Income tax gets a boost at forum
MILFORD – We are “little frogs in our own little pots of water, and some of us get boiled,” said state Rep. Jill Shaffer Hammond, using an unusual metaphor during a recent panel discussion about taxes in New Hampshire.
“We’d all be up in arms” if New Hampshire had a state income tax that went up at the rate property taxes are rising, she said, but individual homeowners “don’t have a sense of what’s going on,” and so they don’t organize to change our tax structure.
Hammond, a Democrat from the town of Hillsborough, was among a dozen people who attended a forum at the Milford Town Hall on Wednesday night hosted by the Granite State Fair Tax Coalition. The coalition has long fought against the reliance on property taxes – a position that often equates with support for an income or state-wide sales tax.
Mark Fernald, a former state senator who ran unsuccessfully for governor in 2002 on an income tax platform, moderated the panel.
New Hampshire’s tax system is regressive, he said, meaning the less well off pay more in taxes than the affluent.
The Union Leader, the state’s largest newspaper and its pledge against broad-based taxes are partly blamed for the situation, several people said.
“A lot of this goes back to Bill Loeb and the Union-Leader,” said state Rep. David Kidder, a Republican from New London, referring to the late owner of the Manchester newspaper.
Property taxes made sense 300 years ago, Kidder said, because property was taxed based on the income it produced and residential property was exempt. But now, he argued, the state goes from “one crisis to another” because it essentially runs on property taxes.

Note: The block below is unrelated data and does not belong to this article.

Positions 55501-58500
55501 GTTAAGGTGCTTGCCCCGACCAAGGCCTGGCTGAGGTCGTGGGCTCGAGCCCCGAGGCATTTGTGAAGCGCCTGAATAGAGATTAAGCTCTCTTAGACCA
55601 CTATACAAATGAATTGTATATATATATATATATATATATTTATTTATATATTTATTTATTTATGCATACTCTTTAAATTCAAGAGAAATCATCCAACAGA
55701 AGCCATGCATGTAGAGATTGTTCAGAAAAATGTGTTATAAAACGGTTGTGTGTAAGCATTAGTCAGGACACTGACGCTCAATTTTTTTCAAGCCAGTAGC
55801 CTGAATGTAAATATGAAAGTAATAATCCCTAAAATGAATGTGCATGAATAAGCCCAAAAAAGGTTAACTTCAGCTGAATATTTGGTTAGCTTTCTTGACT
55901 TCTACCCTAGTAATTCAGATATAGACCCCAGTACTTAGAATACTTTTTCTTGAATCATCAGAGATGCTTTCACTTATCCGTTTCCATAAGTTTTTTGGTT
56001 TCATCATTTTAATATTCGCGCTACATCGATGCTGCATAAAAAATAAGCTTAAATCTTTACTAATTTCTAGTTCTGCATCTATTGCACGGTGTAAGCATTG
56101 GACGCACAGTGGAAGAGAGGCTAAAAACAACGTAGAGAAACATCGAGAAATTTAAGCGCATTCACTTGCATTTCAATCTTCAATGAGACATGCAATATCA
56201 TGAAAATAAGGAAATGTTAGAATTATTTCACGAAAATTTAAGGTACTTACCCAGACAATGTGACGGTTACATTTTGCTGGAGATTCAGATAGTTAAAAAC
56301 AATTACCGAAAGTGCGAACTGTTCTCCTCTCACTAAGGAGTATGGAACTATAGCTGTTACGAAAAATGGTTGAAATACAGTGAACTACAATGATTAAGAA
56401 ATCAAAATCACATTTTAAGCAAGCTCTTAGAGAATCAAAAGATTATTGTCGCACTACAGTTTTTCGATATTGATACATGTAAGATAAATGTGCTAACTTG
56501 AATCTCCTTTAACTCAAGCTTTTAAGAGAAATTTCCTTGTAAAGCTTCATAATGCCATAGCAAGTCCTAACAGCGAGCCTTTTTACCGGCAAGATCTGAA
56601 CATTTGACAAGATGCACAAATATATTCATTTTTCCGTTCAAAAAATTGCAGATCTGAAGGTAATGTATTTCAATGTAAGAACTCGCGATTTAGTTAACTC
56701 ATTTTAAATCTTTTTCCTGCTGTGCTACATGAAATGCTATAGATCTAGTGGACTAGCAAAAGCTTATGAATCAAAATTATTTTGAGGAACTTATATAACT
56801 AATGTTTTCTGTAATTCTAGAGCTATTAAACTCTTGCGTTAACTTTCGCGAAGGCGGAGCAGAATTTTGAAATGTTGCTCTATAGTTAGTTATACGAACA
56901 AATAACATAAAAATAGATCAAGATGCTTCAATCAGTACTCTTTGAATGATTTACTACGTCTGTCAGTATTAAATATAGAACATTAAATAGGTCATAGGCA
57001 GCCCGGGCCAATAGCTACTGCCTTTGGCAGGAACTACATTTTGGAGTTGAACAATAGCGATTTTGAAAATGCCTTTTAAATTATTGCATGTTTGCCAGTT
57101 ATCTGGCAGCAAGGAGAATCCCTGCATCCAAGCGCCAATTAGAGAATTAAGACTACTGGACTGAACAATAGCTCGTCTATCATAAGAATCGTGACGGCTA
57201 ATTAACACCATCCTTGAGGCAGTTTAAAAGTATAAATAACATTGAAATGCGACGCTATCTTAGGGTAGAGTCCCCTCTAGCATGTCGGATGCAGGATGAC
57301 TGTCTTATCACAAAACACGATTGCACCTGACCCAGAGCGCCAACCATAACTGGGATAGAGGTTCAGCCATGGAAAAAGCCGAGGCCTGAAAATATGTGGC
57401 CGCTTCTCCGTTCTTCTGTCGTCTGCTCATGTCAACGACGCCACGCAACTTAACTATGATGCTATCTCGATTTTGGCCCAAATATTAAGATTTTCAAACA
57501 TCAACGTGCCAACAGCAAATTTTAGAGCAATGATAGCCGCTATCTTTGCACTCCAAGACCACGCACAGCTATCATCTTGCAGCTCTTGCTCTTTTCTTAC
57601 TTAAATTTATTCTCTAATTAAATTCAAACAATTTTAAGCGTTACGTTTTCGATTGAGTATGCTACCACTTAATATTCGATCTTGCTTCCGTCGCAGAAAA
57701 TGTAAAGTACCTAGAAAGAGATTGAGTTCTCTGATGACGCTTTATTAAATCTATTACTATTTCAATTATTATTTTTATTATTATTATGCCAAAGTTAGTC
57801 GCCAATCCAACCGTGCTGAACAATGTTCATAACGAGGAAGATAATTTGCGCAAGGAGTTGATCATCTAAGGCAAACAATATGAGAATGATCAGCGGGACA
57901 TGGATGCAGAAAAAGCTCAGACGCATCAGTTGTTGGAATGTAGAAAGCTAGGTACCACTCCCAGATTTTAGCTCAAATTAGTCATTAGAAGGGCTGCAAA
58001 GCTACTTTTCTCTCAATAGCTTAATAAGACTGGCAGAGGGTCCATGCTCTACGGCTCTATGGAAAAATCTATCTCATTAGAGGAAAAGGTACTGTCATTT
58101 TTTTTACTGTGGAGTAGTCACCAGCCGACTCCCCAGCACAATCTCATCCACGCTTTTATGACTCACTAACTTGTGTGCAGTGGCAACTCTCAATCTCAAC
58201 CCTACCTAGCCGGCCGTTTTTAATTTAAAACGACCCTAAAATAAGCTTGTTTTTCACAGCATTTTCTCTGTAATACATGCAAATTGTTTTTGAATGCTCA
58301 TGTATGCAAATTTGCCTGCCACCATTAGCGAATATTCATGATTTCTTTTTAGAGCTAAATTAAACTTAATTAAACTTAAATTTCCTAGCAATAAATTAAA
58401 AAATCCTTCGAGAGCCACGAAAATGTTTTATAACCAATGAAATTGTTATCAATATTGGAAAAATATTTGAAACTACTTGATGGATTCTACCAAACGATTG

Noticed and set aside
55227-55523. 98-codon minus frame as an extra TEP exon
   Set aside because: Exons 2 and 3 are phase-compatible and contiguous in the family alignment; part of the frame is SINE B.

Dennis Delay, a economic consultant for the New Hampshire Center for Public Policy Studies, argued that the economic crisis, and particularly the collapse in housing prices, made this “the right time” to examine changes to the tax system.
He argued that the end of the “housing bubble” makes it “inevitable that property tax rates will go up,” especially since corporate income, the basis of some state-level taxes, is declining, which increases the pressure on town-level tax income.
Several people said any push for an income tax would be difficult because lawmakers are afraid to talk about it.
“You don’t get killed for taxes you don’t make,” said former state representative Mike Marsh of Greenland, a House majority whip before he lost his reelection bid last November.
Property taxes aren’t the responsibility of state lawmakers, since they are a function of towns and school districts.
Milford state Rep. Bob Willette did not attend the event, but he agreed in a phone interview the next day “the word ‘income tax’ scares lawmakers,” and the chances for one in New Hampshire are “slim and less than slim.”
Unlike most at the panel, Willette supports the current tax system.
“I don’t think (property taxes) are unfair,” because people who have the most expensive houses have the greatest burden.
“I’ve been on a fixed income for 14 years, and I pay a lot in property taxes, but compared to other states I pay less,” he said. “New Jersey did not decrease its property taxes (after it instituted an income tax). I think we can control the budget by controlling spending.”
The Granite State Fair Tax Coalition was formed about five years ago and is an outgrowth of the New Hampshire Council of Churches’ public policy committee, said Ruth Heden of Milford, who helped organize the event.
About 70 New Hampshire towns and cities, including Milford, Amherst and Wilton, passed the Fair Tax Resolution in 2008, a non-binding resolution that called on state lawmakers to reject the pledge against so-called broadbased taxes, and which called the property tax “unfair and unjust.”
Kathy Cleveland can be reached at 673-3100 Ext. 21 or firstname.lastname@example.org.